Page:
• Then, any one reference principal direction is individually set for each of the unit head by the reference-direction setting means.
  • Furthermore, in a liquid ejection apparatus according to another aspect of the present application having a line head arranged by juxtaposing a plurality of liquid ejection parts of unit heads so as to connect the unit head to the adjacent unit head, each unit head having at least part of the liquid ejection part for ejecting ink droplets from a nozzle, the liquid ejection apparatus includes ejection direction changing means for enabling the ejection direction of liquid droplets ejected from the nozzle of each of the liquid ejection part to change in at least two different directions in the arranging direction of the liquid ejection parts; and ejecting-angle setting means for individually setting liquid droplets established by the ejection direction changing means for each of the unit head.
  • In the above aspect, the ejection direction changing means is provided for each liquid ejection part of the unit head, so that ink droplets can be ejected in at least two different directions in the arranging direction of liquid ejection parts.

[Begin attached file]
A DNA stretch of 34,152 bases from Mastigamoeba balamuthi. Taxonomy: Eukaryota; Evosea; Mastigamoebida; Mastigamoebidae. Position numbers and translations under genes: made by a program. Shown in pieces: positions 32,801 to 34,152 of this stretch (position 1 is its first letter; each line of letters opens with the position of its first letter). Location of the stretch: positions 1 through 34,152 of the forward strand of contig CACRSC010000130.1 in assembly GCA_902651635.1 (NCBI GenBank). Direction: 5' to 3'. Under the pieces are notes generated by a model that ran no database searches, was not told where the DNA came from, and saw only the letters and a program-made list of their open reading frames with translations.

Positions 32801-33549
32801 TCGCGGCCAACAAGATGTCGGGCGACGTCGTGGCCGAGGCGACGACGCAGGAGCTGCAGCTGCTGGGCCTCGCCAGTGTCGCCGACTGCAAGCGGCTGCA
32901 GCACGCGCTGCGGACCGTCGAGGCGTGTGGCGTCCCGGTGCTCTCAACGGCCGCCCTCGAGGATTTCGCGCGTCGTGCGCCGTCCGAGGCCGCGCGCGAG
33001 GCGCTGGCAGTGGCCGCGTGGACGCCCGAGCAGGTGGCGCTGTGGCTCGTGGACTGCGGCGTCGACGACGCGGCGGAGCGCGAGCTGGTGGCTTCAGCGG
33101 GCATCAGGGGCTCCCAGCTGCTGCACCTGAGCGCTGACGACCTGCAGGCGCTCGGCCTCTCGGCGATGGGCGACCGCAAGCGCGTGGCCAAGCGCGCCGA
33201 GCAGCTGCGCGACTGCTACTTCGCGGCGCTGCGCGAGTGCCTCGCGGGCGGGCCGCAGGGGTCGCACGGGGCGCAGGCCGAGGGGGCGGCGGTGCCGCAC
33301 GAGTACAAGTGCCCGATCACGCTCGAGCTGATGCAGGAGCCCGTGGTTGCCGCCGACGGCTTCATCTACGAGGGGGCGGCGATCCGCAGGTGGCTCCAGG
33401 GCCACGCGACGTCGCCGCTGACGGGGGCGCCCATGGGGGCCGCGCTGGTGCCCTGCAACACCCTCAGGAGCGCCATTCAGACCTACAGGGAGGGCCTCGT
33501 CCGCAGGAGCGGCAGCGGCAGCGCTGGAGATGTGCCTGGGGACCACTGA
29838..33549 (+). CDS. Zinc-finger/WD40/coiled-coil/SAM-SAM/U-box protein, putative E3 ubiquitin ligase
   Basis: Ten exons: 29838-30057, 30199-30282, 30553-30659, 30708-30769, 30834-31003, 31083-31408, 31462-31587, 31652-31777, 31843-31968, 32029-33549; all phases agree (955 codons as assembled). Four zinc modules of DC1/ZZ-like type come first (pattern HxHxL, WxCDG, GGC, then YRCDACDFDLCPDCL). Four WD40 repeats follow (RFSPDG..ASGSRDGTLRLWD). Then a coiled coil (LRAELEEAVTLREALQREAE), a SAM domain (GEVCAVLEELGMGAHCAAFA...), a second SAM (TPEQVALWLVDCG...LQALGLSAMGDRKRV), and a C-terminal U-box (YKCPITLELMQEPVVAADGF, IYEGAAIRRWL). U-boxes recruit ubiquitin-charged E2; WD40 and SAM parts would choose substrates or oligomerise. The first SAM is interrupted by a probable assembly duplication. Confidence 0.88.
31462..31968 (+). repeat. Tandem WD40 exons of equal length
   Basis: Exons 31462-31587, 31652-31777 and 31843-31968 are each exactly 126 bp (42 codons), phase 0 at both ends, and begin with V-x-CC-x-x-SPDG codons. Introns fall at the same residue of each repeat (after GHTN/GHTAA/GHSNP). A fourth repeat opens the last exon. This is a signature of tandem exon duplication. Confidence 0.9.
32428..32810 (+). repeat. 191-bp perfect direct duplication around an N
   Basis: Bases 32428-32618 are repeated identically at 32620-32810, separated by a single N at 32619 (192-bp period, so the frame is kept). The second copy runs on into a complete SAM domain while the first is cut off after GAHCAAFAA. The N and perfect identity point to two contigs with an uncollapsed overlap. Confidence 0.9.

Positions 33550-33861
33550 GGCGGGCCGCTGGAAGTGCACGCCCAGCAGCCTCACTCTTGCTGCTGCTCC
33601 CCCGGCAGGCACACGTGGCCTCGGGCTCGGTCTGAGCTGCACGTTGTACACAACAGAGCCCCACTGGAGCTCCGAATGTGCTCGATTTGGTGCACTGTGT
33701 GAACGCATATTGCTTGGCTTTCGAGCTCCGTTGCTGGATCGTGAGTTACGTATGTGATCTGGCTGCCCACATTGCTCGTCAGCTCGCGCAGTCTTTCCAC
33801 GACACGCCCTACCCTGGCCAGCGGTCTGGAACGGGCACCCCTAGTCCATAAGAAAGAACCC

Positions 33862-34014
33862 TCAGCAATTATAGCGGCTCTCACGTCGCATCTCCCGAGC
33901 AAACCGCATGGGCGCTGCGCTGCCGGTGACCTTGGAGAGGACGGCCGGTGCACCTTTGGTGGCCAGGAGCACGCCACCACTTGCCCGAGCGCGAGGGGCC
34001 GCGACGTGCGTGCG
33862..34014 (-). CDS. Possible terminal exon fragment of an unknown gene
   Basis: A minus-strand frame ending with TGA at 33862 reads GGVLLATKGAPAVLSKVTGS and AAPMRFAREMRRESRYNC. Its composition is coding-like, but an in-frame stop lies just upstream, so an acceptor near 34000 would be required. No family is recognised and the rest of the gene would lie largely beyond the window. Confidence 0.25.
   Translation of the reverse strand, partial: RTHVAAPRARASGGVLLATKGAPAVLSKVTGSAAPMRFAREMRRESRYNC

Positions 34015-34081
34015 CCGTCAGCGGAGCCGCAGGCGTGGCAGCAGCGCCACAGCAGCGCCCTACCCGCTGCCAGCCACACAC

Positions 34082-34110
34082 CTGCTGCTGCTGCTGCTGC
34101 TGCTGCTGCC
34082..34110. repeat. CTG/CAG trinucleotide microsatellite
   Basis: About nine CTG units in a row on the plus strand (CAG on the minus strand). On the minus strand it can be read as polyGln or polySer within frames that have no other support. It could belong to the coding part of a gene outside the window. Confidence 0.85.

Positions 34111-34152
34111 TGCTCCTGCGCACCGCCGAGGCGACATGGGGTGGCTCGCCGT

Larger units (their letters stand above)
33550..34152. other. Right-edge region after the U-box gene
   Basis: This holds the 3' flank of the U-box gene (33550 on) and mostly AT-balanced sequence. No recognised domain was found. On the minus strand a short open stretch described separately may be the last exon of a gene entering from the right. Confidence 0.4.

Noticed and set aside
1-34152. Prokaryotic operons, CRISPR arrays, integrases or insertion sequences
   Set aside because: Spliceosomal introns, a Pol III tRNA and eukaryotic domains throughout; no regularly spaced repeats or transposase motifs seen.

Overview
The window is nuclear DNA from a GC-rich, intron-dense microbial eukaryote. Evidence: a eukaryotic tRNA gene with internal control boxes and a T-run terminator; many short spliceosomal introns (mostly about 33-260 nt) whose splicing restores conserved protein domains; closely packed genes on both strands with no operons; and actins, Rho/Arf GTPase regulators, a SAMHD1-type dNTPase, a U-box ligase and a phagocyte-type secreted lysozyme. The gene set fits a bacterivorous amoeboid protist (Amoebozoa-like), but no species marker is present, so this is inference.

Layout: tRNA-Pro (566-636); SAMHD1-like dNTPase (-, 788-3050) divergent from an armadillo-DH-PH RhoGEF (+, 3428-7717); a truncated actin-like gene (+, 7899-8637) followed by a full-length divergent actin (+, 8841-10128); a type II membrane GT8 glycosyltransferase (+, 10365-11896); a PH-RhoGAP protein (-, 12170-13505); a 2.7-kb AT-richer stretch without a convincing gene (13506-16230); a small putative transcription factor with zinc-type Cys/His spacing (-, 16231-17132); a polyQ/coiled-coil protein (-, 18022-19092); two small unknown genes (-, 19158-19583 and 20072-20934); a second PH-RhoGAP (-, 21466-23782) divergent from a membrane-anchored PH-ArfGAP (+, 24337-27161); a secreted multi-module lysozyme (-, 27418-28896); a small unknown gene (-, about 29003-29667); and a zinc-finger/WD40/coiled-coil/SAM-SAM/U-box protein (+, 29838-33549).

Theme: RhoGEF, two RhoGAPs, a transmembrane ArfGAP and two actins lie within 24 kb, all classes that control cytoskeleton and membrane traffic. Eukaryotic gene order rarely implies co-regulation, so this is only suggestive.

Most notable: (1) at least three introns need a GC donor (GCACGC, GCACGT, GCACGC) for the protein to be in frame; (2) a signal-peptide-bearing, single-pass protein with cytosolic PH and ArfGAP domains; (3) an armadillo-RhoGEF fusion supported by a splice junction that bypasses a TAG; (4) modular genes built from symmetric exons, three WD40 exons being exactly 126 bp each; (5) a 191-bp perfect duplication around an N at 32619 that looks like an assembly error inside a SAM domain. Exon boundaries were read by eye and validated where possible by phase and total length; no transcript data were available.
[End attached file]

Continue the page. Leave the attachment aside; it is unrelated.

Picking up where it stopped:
• Then, for each unit head, the ejecting angle of liquid droplets is individually set by the ejecting-angle setting means.
  • BRIEF DESCRIPTION OF THE DRAWINGS
  • FIG. 1 is an exploded perspective view of a head of an ink-jet printer incorporating the liquid ejection apparatus according to the present invention.
  • FIG. 2 is a plan view of an embodiment of a line head.
  • FIG. 3 includes a plan view and a sectional side view showing arrangement of heating resistors of the head in more detail.
  • FIGS. 4A to 4C are graphs showing the relationship between an ink bubble-generating time difference between the heating resistors and the ejecting angle of ink droplets when the divided heating resistors are provided.
  • FIG. 5 is a drawing for illustrating the deflection in the ejection direction of ink droplets.
  • FIG. 6 is a drawing of an example in that landing positions of ink droplets are corrected by principal control means, auxiliary control means, and auxiliary control execution determining means.
  • FIG. 7 is a drawing of an example in that landing positions of ink droplets are corrected by the principal control means, the auxiliary control means, and the auxiliary control execution determining means.